Choosing a Trucking Company (Part 3)
Carrier contracts are NOT all the same. In fact they are sometimes worlds apart. In the Book “Making Your Miles Count: Choosing a Trucking Company” a methodical comparison of contracts reveals several key issues in Lease/Owner operator success. There are five issues I call deal breakers. The fifth one is “NEVER- drive for a carrier who forces you to upgrade your truck (or accept any liability/cost/sacrifice) without adequate compensation.”
Operators more than ever before cannot afford to trade off their trucks for new ones unless they work at the highest paying carriers (A rated). In 1996 most B and all C rated clients had to hold onto their trucks for longer than four years in order to provide themselves a return on their investment. In 2012 all B’s and C’s (and even some A’s) have to hold onto their trucks longer than four years.
This observation supports the simple verbal survey I made while attending 2014 truck world in Toronto. I concluded that over 60% of operators drove 6+ year old trucks and had little to no intention of “upgrading”. I highly doubt that this trend will change in the next number of years or even decade.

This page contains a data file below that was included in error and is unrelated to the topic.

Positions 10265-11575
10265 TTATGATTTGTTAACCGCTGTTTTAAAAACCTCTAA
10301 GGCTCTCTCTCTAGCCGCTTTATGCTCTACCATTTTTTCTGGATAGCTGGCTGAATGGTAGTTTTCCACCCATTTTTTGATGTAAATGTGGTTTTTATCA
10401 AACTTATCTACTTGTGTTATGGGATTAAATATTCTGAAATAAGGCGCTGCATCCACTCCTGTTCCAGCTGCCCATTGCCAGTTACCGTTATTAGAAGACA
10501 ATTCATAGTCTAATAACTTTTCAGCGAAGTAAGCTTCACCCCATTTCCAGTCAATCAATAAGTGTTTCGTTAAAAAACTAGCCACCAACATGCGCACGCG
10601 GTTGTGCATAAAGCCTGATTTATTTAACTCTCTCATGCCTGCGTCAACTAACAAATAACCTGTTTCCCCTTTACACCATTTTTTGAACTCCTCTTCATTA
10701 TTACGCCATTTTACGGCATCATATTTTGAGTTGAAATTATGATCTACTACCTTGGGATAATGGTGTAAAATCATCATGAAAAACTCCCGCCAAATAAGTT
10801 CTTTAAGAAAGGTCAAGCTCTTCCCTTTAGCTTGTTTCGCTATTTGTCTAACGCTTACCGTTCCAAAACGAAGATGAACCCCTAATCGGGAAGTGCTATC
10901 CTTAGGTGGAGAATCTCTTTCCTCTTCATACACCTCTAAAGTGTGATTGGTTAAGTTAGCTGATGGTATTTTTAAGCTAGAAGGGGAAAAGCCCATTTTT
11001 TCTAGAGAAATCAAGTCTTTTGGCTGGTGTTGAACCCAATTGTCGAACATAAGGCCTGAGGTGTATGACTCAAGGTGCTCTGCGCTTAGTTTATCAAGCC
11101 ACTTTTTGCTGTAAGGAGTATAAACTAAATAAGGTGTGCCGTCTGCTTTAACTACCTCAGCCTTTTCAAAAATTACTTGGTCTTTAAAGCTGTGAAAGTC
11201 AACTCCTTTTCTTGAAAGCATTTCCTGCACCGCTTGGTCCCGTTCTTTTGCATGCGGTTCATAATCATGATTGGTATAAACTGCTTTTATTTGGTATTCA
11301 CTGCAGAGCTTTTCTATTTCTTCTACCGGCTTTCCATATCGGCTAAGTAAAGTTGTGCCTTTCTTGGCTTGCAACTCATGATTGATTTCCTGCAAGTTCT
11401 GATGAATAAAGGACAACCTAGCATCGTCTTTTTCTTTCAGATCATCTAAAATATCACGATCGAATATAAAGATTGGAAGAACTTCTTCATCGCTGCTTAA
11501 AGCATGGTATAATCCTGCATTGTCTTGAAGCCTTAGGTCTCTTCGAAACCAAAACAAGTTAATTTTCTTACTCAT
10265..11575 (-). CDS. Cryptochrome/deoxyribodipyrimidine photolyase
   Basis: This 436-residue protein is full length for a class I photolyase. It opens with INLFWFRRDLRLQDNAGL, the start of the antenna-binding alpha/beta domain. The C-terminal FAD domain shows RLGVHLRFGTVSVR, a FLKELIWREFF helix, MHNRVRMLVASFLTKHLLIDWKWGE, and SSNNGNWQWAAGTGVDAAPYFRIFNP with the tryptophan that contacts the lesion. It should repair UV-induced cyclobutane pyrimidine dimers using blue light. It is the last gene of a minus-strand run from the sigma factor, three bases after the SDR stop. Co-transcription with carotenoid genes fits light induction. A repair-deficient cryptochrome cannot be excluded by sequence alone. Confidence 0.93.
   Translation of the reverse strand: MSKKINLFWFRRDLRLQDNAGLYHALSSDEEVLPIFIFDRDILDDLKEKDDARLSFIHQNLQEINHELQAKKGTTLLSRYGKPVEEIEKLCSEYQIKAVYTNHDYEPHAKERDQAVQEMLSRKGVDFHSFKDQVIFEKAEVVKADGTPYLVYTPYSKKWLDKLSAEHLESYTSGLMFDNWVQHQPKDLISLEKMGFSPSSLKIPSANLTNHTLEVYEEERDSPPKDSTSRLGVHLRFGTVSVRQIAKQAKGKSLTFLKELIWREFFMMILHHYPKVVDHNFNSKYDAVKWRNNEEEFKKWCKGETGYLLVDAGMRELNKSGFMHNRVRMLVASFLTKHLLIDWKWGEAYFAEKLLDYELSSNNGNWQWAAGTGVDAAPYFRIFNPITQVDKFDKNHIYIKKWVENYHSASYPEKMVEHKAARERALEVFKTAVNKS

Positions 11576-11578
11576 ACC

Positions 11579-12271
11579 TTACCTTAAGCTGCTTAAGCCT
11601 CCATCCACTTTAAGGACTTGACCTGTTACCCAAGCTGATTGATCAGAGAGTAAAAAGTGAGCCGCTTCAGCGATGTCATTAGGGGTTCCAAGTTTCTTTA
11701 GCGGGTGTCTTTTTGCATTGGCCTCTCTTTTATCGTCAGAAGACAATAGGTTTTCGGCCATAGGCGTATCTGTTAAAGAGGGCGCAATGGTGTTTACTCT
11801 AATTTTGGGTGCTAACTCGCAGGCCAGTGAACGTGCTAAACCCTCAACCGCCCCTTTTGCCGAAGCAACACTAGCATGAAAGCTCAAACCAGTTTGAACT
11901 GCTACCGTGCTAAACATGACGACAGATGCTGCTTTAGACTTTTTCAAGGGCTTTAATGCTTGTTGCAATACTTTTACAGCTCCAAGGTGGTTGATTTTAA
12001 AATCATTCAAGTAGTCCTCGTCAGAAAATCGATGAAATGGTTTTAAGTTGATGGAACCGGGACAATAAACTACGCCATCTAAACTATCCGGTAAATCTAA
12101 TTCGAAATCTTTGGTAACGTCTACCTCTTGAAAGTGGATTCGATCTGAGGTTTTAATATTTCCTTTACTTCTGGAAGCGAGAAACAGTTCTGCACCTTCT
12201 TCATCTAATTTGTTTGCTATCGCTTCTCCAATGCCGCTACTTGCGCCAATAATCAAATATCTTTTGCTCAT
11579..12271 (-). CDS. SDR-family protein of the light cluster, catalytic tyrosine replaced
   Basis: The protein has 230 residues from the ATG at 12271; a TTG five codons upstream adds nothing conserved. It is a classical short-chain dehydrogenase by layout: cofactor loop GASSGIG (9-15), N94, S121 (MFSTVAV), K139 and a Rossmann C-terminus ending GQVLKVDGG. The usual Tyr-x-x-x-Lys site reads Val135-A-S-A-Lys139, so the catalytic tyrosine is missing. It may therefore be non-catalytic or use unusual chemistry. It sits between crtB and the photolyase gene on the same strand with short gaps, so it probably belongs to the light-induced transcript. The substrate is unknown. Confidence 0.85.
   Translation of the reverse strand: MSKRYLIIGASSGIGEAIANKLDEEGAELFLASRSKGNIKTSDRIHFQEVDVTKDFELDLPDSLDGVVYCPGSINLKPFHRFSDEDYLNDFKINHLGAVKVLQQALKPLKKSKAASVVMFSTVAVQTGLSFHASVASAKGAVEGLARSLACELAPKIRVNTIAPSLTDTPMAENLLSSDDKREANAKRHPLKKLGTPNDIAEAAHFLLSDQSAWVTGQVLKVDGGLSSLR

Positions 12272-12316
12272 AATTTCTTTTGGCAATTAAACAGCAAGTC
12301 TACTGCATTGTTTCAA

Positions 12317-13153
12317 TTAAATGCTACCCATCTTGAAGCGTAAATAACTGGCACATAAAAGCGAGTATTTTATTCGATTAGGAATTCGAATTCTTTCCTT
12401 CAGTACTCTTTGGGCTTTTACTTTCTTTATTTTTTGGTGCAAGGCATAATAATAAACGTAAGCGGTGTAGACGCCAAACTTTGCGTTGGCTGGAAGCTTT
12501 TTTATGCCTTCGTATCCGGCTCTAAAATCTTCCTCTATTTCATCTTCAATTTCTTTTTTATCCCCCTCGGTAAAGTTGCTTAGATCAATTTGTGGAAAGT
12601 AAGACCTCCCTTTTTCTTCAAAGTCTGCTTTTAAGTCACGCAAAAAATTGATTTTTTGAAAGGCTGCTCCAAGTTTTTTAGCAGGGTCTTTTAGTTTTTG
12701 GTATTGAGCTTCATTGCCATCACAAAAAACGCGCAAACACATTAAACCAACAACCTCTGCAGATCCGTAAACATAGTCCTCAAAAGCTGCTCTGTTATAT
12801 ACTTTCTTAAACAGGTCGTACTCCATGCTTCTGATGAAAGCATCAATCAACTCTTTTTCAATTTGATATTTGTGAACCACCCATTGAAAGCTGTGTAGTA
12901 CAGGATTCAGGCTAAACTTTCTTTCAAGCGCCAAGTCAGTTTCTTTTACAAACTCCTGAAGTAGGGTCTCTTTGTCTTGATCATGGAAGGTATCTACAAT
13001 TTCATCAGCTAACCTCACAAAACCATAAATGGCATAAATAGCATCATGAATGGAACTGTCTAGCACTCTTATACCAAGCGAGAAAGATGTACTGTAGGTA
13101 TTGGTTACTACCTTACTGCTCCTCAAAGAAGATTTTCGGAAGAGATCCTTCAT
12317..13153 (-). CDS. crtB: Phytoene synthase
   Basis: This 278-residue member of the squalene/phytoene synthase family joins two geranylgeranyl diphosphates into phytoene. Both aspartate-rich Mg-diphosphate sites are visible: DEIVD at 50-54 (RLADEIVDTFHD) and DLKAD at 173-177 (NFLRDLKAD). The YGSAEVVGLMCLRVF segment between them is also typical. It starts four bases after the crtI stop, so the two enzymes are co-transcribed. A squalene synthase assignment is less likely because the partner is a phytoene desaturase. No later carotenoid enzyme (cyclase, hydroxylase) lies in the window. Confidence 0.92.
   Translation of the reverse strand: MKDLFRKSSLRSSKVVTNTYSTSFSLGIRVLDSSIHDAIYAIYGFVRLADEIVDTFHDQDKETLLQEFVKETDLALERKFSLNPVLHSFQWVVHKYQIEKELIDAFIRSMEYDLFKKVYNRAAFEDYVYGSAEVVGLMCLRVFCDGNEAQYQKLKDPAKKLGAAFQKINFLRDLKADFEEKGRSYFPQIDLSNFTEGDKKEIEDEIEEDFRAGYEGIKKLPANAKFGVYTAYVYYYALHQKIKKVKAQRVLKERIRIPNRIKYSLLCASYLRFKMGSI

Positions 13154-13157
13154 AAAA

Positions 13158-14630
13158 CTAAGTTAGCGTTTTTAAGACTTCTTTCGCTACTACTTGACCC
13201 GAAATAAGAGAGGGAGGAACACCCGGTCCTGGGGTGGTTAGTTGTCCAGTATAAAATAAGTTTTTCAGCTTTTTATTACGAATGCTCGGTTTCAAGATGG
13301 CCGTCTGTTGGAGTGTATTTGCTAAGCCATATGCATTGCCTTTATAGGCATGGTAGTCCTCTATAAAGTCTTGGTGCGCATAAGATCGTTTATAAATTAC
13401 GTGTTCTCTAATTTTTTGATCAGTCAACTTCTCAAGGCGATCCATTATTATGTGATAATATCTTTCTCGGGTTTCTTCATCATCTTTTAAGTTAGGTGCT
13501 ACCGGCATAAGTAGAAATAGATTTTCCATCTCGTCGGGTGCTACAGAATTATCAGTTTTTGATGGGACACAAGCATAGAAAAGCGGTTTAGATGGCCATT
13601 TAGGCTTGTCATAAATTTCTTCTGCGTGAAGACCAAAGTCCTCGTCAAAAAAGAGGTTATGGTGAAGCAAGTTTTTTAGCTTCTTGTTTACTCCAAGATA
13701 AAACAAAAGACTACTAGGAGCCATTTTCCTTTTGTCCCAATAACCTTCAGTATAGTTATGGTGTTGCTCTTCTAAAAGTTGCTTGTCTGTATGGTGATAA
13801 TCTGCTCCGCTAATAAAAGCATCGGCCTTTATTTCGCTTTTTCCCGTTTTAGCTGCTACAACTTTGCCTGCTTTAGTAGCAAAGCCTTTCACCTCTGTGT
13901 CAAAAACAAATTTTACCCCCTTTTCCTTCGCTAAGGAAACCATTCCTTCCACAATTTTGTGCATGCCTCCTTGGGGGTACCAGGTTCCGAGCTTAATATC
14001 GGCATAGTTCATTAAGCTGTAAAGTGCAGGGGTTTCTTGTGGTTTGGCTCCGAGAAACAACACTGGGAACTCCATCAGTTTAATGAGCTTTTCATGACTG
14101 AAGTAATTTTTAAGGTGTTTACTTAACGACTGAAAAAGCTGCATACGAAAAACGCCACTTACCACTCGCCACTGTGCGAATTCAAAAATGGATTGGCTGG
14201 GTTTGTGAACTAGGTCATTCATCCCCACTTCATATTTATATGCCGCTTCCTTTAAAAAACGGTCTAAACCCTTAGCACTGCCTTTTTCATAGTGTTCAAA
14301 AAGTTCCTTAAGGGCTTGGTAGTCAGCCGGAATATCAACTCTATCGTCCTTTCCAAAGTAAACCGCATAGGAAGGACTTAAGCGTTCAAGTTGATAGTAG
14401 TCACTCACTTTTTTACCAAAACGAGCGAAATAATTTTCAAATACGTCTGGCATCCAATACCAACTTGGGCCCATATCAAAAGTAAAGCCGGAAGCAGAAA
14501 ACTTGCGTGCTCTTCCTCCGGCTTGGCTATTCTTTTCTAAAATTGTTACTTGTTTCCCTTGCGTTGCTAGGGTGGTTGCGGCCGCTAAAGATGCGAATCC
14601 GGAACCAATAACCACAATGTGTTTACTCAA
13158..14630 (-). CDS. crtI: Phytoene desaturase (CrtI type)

The third deal breaker is “Never- drive for a carrier that doesn’t adequately compensate for all market fuel price fluctuations.” Approximately 40% of all carrier contracts still do not have adequate fuel subsidy formulas. This represents a huge risk for the entire lease operator industry. It’s a risk that (in my opinion) is a deal breaker. Never get involved with a carrier that will not provide an adequate fuel subsidy that is tied to market indexes (outside management control).
This requires operators to know what type of fuel subsidy is acceptable and what type is not. The book outlines in detail how to evaluate a proper fuel subsidy (not everyone does). Once a proper subsidy is revealed it must be able to be compared to other carrier contracts. It requires both contracts you are comparing to have adequate subsidies. Too often one (or even both) will not be able to provide them. Included in an adequate subsidy is the whole topic of exchange rates. Every contract must supply exchange rate protection.
These may seem like demanding points to make to an employer. However, operators must not consider or think of themselves as employees (with trucks), they are independent contractors with significant investments. Operators must ensure their risks are covered… NO EXCEPTIONS. If proper preparation and analysis is not made at the beginning an operator only has themselves to blame.
Educating oneself in their profession is the operator’s responsibility, not anyone else’s. Gaining the knowledge for success is always worth the investment.